a practitioner’s toolkit
By Nathan Smith
Ukraine and many of its neighbours in eastern Europe and the former Soviet Union have made great strides towards functioning market economies over the past 30 years. They have successfully emerged from the structural shocks of the 1990s to take their places as players in the global marketplace. But COVID-19 has shone a light on the challenges that still remain.
Many businesses, and small and medium-sized enterprises (SMEs) in particular, had to close or have fallen into informality (i.e. self-employment) as a result of the pandemic. This will, in turn, impact future tax revenues and social security payments, increasing the existing problems in these areas.
The Ukrainian Government and its neighbours in the region can mitigate the economic challenges and build resilience by increasing the level of formality in their economy. The size of the informal or shadow economy in Eurasian states remains significantly higher than in western economies. In Ukraine, for example, the International Labour Organisation (ILO) estimates that undeclared or informal work accounts for 21% of total employment. This situation is ultimately damaging for both state authorities and small and medium-sized enterprises themselves.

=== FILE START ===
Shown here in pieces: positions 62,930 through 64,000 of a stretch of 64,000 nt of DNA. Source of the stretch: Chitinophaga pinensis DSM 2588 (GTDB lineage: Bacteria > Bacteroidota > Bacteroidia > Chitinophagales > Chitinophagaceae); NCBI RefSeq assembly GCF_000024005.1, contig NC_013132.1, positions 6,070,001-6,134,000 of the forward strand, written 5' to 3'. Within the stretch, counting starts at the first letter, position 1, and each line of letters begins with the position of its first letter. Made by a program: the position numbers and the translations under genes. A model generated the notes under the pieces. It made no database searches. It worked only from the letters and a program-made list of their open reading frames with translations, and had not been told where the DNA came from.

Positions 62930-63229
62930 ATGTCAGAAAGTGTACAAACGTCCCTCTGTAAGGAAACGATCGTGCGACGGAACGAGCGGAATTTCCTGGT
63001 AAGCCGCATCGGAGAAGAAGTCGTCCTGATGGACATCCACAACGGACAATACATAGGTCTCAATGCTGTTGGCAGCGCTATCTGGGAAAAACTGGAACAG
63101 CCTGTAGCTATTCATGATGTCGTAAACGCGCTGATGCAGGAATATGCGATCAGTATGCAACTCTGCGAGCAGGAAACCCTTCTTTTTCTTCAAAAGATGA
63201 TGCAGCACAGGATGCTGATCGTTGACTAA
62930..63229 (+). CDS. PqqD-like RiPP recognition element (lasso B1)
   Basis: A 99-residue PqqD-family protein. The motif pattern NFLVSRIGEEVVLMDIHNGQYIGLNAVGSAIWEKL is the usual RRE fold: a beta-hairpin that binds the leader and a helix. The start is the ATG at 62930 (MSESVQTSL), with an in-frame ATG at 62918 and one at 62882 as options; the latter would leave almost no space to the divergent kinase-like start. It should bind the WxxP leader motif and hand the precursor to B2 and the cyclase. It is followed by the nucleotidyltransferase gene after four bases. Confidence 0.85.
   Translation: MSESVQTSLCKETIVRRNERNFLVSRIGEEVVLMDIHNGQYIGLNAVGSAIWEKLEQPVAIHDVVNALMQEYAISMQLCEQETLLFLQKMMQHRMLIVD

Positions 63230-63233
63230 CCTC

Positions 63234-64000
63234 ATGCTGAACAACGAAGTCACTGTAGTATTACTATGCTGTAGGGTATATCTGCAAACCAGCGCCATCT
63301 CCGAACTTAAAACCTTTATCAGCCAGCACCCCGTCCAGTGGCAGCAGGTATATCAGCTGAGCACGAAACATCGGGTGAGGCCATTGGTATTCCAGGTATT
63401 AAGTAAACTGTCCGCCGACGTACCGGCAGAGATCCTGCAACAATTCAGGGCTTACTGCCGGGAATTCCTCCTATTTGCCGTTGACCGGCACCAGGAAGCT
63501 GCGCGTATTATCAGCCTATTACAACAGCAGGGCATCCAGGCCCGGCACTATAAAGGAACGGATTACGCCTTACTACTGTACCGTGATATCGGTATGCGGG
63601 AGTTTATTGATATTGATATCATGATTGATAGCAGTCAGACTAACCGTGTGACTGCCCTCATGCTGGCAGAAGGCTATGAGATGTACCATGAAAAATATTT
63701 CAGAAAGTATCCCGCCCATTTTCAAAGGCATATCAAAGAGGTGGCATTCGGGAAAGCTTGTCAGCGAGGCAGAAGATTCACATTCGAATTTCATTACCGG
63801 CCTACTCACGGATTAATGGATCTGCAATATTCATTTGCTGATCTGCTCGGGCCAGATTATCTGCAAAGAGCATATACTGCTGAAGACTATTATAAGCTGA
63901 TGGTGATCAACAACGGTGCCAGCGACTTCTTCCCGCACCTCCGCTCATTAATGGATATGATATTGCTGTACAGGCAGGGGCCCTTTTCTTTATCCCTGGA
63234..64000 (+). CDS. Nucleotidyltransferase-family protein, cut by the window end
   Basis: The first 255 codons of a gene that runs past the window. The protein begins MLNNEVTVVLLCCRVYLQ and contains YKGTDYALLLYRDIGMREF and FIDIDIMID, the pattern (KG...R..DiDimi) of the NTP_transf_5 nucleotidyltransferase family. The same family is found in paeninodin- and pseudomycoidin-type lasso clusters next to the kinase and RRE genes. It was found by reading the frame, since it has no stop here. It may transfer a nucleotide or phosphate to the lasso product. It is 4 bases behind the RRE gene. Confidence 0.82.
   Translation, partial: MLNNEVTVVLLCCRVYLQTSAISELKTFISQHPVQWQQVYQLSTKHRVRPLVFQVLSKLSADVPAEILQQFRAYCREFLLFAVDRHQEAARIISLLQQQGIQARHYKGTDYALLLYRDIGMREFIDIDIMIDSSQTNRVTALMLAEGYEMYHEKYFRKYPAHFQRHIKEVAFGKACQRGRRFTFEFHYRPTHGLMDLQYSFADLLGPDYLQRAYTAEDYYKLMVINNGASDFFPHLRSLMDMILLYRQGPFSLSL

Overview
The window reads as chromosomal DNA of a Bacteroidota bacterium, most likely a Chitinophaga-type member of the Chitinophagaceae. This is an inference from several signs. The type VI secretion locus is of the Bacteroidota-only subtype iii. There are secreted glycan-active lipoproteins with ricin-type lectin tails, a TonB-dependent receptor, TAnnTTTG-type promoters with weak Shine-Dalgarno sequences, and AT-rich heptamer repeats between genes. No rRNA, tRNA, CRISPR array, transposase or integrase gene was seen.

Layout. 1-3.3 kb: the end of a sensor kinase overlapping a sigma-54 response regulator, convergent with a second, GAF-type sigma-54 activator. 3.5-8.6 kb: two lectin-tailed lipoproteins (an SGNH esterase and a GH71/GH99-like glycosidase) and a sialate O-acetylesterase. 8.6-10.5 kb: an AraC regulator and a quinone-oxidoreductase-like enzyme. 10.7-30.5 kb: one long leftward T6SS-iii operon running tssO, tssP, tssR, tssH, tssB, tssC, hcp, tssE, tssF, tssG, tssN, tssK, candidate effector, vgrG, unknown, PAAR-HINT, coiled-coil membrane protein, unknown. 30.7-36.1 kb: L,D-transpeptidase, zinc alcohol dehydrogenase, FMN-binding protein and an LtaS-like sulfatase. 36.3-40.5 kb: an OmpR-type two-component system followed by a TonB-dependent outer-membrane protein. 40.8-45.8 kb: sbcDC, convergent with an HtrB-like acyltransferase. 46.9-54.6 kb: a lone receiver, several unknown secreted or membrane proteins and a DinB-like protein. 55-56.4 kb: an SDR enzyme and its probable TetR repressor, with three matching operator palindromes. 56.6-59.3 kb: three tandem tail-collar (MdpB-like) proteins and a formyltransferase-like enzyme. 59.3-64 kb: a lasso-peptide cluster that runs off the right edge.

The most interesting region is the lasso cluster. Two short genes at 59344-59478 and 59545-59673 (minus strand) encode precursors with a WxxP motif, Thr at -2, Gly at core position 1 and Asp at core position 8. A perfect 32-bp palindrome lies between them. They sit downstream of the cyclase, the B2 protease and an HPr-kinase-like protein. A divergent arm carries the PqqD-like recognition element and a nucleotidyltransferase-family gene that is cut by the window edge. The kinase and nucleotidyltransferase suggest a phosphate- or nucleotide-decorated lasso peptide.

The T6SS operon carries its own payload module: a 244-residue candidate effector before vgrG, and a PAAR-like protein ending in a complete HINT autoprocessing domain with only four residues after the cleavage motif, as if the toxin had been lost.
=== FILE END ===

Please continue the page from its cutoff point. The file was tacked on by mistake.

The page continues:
Below, I outline a number of tools which governments have at their disposal to achieve this. These tools are drawn from my experience working in Ukraine, but many are relevant across Central and Eastern Europe.
These different policy tools represent a holistic response to the challenge of SME informality and should, in the medium-long term, drive benefits for both SMEs themselves as well as for government and the economy. Among these benefits:
Realisation of these benefits is starting to be seen across the region. Georgia has seen steady economic growth over recent years, and, as a result of its SME Development Strategy, has made “impressive strides in the operational environment for SMEs.” As a result, it now sits in the top-10 in the World Bank’s Doing Business report for 2020, and its levels of Foreign Direct Investment are higher than those of many of its neighbours. Azerbaijan and Armenia have both taken steps to improve the fiscal situation for SMEs and to facilitate access to finance. And Ukraine is embarking on a new SME development strategy, supported by a new office set up for this purpose.
These positive steps hint at a positive trend in the region, with countries beginning to realise benefits from increased engagement with the SME sector. It is to be hoped that governments will continue their efforts in this area, using a range of policy tools to encourage SME formalisation to the benefit of government, businesses and the wider economy.